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September 02, 2005

Would a Reconstruction Corps Have Made a Difference in New Orleans?

As many of you know, I have written many posts about the need for a new branch of the military -- a Reconstruction Corps -- that would be designed and trained to perform less than combat military operations. Chief among these would be disaster relief, rebuilding damaged infrastructure and peacekeeping. These forces would be under military discipline, and part of the Department of Defense, but would focus entirely on their mission of humanitarian aid and reconstruction. Unlike nearly all other aid organizations, they would have their own, dedicated (the military term for this is "organic") logistical resources, including airlift, heavy transport equipment that could travel on unimproved (or damaged) roads, and construction equipment.

My original thoughts about the need for this new type of military force were prompted by the situation in Iraq, where our military quickly demolished conventional military resistance, but stumbled badly in managing the reconstruction of Iraqi infrastructure and civil society. However, the current disaster in New Orleans illustrates the important role that such a federal agency could play in terms of protecting lives and property here in the US.

The main advantage of a dedicated branch of the armed services devoted to reconstruction and emergency aid is that career officers in this field would continually plan and train for likely crisis situations, either at home or abroad. When an actual disaster occurred, the several days (or weeks) needed to 1) assess the situation, 2) identify assets that are needed (and available) to help, 3) sequence and prioritize transportation of assets and supplies to the effected area, and 4) develop an appropriate command and control structure to coordinate all of the above would be compressed dramatically. Instead, officers would dust off the latest version of the plan for responding to, say, a massive earthquake in a Japanese city, or a hurricane strike on a US city, or a massive terrorist attack using radiological weapons, and then go to work making it happen. In each case, the difficult and time consuming task of figuring out what you need, where to get it, and in what order to send it would have been already accomplished. Even more important, the units and individuals needed to implement this plan would have already practiced their tasks, and identified any potential problems that would be likely to arise.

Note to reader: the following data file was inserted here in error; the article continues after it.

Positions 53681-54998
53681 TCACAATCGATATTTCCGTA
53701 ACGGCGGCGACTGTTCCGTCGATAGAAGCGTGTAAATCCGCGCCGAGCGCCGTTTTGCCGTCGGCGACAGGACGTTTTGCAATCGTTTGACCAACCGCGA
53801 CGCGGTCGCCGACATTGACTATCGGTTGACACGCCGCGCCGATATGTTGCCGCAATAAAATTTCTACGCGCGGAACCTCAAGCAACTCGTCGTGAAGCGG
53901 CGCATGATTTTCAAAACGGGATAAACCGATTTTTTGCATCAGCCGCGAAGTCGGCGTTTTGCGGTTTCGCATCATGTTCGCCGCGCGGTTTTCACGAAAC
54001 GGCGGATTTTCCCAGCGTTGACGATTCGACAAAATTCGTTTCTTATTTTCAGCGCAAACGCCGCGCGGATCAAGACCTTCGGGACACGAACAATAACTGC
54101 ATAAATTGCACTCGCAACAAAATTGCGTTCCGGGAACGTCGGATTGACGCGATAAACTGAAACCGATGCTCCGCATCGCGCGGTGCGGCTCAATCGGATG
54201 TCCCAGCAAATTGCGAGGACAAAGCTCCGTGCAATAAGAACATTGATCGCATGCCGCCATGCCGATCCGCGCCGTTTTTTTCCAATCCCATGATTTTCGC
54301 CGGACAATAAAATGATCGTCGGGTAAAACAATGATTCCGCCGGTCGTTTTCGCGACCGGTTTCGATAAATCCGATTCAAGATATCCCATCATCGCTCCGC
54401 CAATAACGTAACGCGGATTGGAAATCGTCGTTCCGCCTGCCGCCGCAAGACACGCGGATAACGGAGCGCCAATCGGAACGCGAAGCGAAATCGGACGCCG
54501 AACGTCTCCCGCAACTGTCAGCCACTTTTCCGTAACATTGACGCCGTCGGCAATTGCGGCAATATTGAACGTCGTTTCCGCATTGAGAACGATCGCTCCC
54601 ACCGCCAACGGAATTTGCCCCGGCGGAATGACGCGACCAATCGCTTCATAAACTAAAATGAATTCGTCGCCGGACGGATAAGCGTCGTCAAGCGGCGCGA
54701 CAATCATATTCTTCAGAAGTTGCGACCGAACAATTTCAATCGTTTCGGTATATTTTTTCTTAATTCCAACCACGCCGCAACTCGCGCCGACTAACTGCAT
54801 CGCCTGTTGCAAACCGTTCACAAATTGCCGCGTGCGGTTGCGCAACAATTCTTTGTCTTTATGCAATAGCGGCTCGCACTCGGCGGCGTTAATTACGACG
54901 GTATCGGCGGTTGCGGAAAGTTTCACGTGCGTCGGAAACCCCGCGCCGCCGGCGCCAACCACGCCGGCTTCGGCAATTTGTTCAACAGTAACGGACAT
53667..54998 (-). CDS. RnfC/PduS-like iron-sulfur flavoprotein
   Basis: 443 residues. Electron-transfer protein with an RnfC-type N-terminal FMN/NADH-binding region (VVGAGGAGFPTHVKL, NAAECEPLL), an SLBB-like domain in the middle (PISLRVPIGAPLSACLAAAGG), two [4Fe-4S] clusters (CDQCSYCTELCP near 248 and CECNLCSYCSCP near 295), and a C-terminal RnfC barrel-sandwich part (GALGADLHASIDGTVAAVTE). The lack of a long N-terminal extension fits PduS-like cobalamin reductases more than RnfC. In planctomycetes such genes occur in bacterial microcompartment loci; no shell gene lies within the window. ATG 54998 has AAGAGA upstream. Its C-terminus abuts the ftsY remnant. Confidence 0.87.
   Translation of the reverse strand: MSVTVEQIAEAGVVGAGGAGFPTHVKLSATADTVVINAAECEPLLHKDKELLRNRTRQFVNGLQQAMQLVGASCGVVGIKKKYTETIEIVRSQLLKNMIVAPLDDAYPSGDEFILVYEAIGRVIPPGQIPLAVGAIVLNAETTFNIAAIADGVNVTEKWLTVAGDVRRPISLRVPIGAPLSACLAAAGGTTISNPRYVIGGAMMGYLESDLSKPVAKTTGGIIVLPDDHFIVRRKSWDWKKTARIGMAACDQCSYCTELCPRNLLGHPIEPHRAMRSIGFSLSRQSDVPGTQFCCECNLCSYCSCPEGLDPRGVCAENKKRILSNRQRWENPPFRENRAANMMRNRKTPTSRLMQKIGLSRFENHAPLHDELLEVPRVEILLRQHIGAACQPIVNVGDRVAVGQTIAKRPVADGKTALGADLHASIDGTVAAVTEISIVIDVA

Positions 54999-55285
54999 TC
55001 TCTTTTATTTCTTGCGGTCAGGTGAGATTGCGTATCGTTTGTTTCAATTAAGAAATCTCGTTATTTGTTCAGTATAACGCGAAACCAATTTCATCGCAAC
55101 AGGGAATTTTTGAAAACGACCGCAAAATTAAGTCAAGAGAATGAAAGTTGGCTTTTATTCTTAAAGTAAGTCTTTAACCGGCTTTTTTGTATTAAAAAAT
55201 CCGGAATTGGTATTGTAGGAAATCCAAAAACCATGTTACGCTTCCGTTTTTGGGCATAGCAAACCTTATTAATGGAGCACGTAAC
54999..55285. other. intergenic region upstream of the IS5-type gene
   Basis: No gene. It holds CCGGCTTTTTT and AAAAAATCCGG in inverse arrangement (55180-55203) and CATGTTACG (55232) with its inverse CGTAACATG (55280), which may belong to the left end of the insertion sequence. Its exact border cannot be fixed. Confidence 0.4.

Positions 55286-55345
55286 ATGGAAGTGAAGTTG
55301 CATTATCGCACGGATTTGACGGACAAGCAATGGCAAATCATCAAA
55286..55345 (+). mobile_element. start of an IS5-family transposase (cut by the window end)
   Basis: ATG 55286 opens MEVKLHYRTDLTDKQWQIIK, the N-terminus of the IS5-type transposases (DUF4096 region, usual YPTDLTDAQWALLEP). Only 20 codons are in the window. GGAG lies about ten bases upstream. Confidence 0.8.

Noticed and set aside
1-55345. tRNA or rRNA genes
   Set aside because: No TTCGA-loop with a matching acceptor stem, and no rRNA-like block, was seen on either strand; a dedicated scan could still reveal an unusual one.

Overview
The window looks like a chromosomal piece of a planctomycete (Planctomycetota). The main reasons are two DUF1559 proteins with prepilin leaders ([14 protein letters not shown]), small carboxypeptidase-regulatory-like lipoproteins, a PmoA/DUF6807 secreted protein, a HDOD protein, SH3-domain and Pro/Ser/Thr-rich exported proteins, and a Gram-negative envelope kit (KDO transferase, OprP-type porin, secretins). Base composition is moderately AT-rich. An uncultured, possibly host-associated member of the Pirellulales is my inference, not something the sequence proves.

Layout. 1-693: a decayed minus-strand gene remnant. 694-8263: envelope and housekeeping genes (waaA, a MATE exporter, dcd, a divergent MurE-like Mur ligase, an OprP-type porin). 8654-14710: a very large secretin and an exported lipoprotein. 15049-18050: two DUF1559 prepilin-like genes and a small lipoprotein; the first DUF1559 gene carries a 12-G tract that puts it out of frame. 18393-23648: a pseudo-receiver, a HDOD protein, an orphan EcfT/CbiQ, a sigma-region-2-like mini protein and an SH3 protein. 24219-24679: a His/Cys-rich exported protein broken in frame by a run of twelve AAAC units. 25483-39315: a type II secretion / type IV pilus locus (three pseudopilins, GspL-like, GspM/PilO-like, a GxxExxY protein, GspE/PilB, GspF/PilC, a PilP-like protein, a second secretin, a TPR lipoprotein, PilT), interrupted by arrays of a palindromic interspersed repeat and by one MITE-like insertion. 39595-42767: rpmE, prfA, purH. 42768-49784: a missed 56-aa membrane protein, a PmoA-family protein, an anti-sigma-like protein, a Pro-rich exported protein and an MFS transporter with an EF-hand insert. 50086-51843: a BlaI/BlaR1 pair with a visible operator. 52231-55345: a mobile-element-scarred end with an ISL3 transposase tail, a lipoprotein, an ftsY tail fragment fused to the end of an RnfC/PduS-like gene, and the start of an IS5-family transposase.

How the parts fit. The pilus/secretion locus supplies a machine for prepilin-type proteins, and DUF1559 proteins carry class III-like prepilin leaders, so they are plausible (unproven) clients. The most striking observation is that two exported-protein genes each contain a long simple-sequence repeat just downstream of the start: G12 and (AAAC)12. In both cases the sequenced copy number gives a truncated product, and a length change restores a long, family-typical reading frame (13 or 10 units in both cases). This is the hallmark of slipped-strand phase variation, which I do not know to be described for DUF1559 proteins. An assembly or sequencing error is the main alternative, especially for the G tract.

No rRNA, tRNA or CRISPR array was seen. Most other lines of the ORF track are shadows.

Sure, FEMA is supposed to be responsible for this type of activity in the US, but they are primarily bureaucrats whose main focus is on sending in teams to fill out forms for federal disaster aid payments after the fact. They don't have their own fleets of vehicles (or a prearranged system for calling on vehicles and equipment belonging to other parts of the federal government or private contractors), and they don't have an experienced staff that is trained and equipped to manage the huge logistical challenge of feeding and caring for hundreds of thousands of people in a disaster area.

Similarly, National Guard units have limited training schedules (because, after all, they are part-time soldiers) and nearly all of this training time is devoted to practicing the roles their units would play if they were mobilized into the active duty military for combat operations. They have vehicles and trained men and women to operate and maintain them, but they lack a dedicated planning function and officer corps tasked with the single mission of coping with natural or man-made disasters. (And as we have seen in New Orleans, planning and speedy execution are critical to saving lives in a major crisis that overwhelms civilian or local resources.)

You can read more details of how a Reconstruction Corps might work in these posts: Nov02, Apr03, Jul03, and May05. Maybe one of the positive legacies of the Katrina disaster may be the development of an organization that can effectively mitigate future catastrophes..

September 2, 2005 at 08:54 AM | Permalink

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